Several Democratic presidential candidates are giving stump sermons on the campaign trail, but it will take more than a prayer to win over religious voters. (Video: The Washington Post, Photo: AP/Getty/The Washington Post)

We now see religious liberty being used as an excuse to deny service to LGBTQ Americans. Explain why you think that is wrong.

Here’s a religious liberty claim that I believe should be denied, even though I don’t question the sincerity of the claim. Some government grantees and contractors have asserted a religious-liberty right to refuse to serve couples of the same sex who seek to become foster or adoptive parents, despite the fact that applicable rules prohibit all grantees and contractors from doing so. As long as the government is not targeting religious entities but rather enforcing nondiscrimination rules in a general and neutral way, such a claim for religious liberty under the First Amendment should fail. Also, when the government enforces these rules across the board, it doesn’t substantially burden religious exercise. If organizations believe such rules would burden their faith, they can refuse to accept the grant or contract.

Americans are becoming more secular as time goes by. How does that affect religious liberty and establishment issues?

This trend suggests that there is likely to be a stronger push to protect nonreligious claims of conscience alongside religious claims of conscience. And we will probably see more lawsuits and pressure in favor of the inclusion of nonreligious leaders in invocations before legislative sessions, for example, and against things like government-sponsored religious displays.

We will also hear more calls for government officials to reach out to nonreligious as well as religious communities. When I worked in the Obama administration, we forged partnerships with not only Seventh-day Adventist and Sikh communities but also with groups like the Secular Coalition of America. And we found that all of these communities, plus many more, could and would collaborate with one another effectively on shared concerns.

What can a president do to defend both the free exercise of religion and prevent establishment of religion?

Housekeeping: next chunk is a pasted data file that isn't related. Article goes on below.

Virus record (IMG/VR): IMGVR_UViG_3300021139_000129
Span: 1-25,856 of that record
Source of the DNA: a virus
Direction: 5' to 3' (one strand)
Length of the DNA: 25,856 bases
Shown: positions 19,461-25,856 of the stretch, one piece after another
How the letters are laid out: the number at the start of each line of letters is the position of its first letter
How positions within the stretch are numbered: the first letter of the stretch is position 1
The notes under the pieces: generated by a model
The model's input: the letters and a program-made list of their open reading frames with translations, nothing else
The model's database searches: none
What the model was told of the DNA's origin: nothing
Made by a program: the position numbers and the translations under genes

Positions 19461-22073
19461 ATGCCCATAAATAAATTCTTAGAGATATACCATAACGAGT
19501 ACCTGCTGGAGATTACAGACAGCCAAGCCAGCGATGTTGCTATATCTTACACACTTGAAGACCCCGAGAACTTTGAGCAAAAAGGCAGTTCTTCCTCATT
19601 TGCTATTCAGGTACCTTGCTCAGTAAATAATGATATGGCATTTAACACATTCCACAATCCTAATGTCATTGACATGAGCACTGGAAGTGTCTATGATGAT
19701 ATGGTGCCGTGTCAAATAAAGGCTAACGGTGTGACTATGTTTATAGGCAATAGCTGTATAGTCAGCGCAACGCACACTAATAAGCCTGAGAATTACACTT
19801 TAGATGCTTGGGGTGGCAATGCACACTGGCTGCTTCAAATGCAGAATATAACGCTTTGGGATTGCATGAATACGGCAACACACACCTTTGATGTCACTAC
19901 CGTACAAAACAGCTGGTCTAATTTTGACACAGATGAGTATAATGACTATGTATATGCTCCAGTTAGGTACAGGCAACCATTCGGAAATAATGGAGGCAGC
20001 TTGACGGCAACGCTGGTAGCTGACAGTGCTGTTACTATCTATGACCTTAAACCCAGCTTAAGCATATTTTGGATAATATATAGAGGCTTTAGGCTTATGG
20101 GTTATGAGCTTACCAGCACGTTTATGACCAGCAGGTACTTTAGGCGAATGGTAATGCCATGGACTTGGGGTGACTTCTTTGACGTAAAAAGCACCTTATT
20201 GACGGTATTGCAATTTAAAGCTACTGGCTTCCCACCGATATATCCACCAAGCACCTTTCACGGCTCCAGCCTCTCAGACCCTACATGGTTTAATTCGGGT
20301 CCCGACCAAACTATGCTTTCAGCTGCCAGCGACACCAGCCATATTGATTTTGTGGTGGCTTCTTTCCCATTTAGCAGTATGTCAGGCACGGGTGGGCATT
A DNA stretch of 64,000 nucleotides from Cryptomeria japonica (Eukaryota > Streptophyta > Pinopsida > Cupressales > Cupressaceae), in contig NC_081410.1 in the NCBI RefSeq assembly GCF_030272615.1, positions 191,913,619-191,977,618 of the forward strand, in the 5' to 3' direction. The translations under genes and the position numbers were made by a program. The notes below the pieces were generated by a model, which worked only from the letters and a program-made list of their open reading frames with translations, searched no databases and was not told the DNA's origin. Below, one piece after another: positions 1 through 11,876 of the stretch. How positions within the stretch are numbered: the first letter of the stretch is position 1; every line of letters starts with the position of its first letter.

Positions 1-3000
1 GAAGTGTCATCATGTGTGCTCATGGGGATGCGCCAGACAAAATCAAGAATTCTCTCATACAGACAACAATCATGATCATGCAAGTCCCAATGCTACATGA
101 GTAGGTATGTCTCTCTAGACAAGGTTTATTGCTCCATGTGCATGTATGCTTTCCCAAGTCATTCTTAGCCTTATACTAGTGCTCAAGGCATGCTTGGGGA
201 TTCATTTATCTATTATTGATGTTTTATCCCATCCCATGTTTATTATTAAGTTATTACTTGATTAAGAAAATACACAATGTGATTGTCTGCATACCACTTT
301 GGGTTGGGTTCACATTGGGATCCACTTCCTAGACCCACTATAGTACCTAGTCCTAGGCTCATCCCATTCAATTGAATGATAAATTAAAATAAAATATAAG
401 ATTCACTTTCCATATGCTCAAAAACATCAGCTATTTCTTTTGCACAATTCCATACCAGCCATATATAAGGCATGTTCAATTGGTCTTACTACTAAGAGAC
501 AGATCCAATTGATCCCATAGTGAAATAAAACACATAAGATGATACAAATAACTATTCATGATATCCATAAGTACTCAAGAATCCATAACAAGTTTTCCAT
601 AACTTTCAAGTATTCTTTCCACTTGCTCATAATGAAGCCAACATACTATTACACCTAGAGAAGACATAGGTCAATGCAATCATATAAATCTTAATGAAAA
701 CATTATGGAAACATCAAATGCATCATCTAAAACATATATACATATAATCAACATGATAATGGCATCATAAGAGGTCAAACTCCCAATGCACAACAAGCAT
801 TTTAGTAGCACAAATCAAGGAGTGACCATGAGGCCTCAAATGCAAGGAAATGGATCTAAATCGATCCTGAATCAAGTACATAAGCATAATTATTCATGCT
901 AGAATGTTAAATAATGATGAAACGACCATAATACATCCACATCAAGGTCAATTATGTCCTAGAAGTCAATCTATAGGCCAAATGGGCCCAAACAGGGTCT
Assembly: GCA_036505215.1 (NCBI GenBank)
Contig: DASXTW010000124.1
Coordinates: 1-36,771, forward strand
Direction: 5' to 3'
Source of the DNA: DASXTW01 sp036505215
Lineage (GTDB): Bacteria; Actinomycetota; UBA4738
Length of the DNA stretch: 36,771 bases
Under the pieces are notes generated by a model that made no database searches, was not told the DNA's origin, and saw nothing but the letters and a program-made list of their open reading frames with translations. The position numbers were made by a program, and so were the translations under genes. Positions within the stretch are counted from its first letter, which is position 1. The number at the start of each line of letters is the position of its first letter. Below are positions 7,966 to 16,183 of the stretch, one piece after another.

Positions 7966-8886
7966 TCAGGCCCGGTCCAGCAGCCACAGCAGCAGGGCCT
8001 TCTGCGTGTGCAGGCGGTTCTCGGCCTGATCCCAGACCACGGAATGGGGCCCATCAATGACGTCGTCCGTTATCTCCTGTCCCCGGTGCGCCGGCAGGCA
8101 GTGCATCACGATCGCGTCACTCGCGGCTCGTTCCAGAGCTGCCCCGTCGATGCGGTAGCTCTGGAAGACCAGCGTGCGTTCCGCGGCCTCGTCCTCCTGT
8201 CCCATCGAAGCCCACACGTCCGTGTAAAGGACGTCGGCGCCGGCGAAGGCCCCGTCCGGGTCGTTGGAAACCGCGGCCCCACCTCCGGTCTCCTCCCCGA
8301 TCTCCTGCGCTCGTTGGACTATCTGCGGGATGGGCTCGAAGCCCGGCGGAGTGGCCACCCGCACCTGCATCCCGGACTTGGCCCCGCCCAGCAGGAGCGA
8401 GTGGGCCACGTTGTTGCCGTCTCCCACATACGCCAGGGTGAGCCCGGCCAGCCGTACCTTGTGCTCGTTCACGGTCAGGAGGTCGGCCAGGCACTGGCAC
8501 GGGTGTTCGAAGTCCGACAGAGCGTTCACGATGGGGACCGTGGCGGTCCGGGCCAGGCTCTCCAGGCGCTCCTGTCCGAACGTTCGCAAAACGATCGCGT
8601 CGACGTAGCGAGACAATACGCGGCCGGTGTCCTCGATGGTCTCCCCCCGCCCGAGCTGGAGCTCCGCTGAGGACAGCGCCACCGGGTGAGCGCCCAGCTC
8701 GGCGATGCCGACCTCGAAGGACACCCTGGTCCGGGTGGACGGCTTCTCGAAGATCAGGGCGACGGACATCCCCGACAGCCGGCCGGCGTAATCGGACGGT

A president should pledge that his or her administration will never prohibit anyone from entering the country simply because of their faith. Also, presidents must affirm that there are no second-class religions under the Constitution.

Protecting the rights of social service beneficiaries is another step presidents should take, ideally by working with Congress. Beneficiaries of federally funded social service programs should not be turned away because of their religious beliefs or affiliations (or lack thereof) or pressured to participate in religious activities, for example. They should be notified of protections like these and about the fact that they may request a secular alternative provider if they object to receiving federally funded services from a religious provider.

More generally, a president should recognize, as members of the United States Supreme Court have, that the First Amendment’s establishment and free exercise clauses are co-guarantors of religious liberty. Sometimes the establishment clause is marginalized as being about something other than religious freedom, or minimized as being less important than the free exercise clause. Both of those approaches are mistaken.

Another way to promote both of the First Amendment’s religion clauses is to seek common ground on church-state issues with people of good will. When people search for common ground, they are looking for areas of agreement, even as they continue to disagree on other issues. These areas of agreement may have been hidden by mistrust or miscommunication in the past. Such efforts have produced not only protections for social service beneficiaries during the Obama administration but also guidelines on religious expression in the federal workplace and in public schools during the Clinton administration. We won’t always find common ground, but even the mere process of seeking consensus helps to decrease polarization and build trust.